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Orioles and Scott Boras have met to discuss how Chris Davis can improve

Orioles and Scott Boras have met to discuss how Chris Davis can improve

When the Orioles signed Chris Davis to a team-record $161 million deal ahead of the 2016 season, they were expecting the left-handed slugger to be a perennial candidate for the league lead in home runs while being a versatile defender at multiple positions.

Instead, Davis has been a black hole in the lineup. No one in the majors has more strikeouts than Davis since the start of that contract, his home run totals have fallen every year and he’s played almost exclusively first base and designated hitter.

“We’re trying everything we can,” Orioles GM Mike Elias told NBC Sports Washington’s Todd Dybas. “He’s been struggling now for years and there are a lot of reasons for that and we continue to look into it. But the reality is, as you said, he is under contract and it’s something not to take lightly and because of that we’re going to be focused on getting the most out of him that we can. But it’s a very frustrating situation for him and for us.”

At his annual Winter Meetings impromptu press conference, Davis’ agent Scott Boras told reporters that he’s spoken with Orioles officials about how they can help the first baseman improve his production next season.

Davis, who spends his offseasons in Dallas, is reportedly not interested in attending a hitting school. Both Boras and the Orioles are hoping to come up with a different approach that will help him contribute to the lineup next season.

Baltimore still has Davis under contract for three more seasons, but the deferred money in his contract has the team paying him until 2037.

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Robert Manfred hopes Orioles and Nationals resolve MASN dispute soon

Robert Manfred hopes Orioles and Nationals resolve MASN dispute soon

In a break from persistent questions about the Houston Astros and their cheating scandal, Major League Baseball commissioner Rob Manfred briefly addressed the Orioles and Nationals MASN dispute at a press conference Sunday.

Speaking at the Braves’ spring training facility, Manfred addressed the media — mostly about the Astros — but fielded one question about the Orioles and their ongoing litigation with the Nationals over the television network that covers them both.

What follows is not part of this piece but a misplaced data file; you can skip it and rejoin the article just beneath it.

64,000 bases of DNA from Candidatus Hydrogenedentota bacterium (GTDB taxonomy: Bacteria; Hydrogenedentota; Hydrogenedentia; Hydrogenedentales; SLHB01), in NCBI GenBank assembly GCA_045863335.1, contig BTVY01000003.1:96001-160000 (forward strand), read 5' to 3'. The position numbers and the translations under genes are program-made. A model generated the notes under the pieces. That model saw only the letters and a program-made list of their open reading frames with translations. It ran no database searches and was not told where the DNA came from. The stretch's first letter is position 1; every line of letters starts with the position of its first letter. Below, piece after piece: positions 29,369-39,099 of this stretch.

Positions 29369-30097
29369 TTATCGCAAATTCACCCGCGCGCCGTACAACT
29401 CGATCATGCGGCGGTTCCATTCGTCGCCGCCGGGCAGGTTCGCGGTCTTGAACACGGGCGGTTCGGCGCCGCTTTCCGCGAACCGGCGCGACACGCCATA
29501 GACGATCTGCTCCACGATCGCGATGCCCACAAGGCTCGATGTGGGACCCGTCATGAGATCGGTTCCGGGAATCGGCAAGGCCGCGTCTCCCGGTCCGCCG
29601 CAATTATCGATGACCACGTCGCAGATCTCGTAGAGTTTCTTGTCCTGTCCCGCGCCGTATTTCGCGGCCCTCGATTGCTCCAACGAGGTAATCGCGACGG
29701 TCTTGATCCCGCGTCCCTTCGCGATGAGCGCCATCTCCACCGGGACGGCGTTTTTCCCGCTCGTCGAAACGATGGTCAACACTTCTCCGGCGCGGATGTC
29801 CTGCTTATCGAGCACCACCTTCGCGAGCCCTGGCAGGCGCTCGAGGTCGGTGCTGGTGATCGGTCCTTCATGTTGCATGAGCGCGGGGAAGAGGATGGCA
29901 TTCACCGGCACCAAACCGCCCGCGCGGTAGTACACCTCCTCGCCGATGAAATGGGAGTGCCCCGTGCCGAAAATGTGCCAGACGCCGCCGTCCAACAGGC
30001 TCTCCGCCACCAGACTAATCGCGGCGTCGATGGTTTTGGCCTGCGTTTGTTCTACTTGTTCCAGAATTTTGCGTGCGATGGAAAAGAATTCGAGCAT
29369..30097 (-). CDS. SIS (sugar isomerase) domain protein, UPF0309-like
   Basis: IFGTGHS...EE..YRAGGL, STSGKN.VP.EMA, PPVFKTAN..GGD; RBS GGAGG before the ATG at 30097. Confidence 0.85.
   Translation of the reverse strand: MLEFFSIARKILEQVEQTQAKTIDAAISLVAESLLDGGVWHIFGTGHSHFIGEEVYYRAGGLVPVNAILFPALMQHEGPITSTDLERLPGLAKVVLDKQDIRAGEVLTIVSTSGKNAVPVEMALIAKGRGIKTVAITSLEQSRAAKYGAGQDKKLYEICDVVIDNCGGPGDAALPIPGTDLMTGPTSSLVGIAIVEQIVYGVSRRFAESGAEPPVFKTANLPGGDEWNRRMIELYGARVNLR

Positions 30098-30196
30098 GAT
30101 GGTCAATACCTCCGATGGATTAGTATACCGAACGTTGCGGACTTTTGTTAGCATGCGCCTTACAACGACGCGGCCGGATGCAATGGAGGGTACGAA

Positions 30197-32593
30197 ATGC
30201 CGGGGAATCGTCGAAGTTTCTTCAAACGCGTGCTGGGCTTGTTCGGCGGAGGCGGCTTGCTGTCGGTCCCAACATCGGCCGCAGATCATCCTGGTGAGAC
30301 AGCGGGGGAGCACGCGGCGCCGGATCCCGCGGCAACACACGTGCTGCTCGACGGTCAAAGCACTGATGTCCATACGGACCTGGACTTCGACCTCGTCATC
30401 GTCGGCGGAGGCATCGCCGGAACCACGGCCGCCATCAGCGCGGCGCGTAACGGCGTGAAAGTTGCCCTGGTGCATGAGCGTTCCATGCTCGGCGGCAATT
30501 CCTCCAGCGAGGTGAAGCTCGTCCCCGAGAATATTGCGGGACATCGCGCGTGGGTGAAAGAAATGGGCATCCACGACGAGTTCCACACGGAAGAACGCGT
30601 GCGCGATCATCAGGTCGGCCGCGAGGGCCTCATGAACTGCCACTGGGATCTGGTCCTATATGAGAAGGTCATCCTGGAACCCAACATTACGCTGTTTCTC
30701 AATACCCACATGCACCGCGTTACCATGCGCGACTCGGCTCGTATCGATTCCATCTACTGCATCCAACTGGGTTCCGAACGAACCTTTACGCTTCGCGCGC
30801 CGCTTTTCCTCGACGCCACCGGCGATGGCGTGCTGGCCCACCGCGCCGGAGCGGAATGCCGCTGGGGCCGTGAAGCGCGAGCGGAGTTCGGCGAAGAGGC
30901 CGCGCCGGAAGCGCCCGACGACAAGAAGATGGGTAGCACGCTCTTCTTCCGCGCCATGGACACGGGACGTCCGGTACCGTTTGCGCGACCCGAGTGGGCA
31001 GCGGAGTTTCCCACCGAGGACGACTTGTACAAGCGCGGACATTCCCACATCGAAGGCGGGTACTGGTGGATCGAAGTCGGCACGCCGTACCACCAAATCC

“In terms of the MASN dispute, there’s an RSDC (Revenue Sharing Definitions Committee) ruling,” Manfred said. “There’s a sum of money that is due and owing. There’s some legal issues surrounding those payments that need to be resolved and I’m hopeful that once those back payments get made, we’ll get into a regular process for setting rights fees for both clubs and moving forward in a more business-like way.”

The Nationals, who came to Washington, D.C., in 2005, have been in dispute with the Orioles since 2012, when the two sides couldn’t come to an agreement over how much money the Nationals should receive.

In late September 2019, The Baltimore Sun reported that the two sides were still about $30 million apart from an agreement. According to that same report, the Nationals received $41.5 million in profits during a five-year stretch from 2012-16. The Orioles received $234.8 million.

The original deal, which was set into place in 2005, heavily favored the Orioles. The Nationals’ stake in MASN was 10 percent and set to increase slowly until the year 2032.

Baltimore, which has won a combined 101 games in the last two seasons, is once again expected to find itself at the bottom of the standings. Washington is fresh off a World Series victory, its first in franchise history.

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Chris Davis briefly considered retirement over the offseason

Chris Davis briefly considered retirement over the offseason

Chris Davis has three years left on his seven-year, $161 million contract. And he nearly walked away from it.

According to multiple reporters in Sarasota, Florida for the Orioles' first team workout of the spring, Davis admitted he considered walking away from baseball after another rough season. 

Davis, 33, slashed .179/.276/.326 last season with 36 RBIs and 12 home runs — the lowest totals of his career in a season in which he played at least 100 games.

After signing his monster contract in 2016, Davis’ play has fallen significantly. In those four years, he’s slashed .198/.294/.385 and struck out 745 times in 2,063 plate appearances. 

With the Orioles in the midst of a rebuild, there will soon be younger talent looking to take over Davis’ spot at first base. The first player in that wave will be Ryan Mountcastle, who last season in Triple-A Norfolk earned International League Most Valuable Player after a season where he slashed .312/.344/.527 and had 25 home runs and an .871 OPS. 

Davis also told reporters that if his play doesn’t improve, he’ll have the same conversation with his wife after the 2020 season. 

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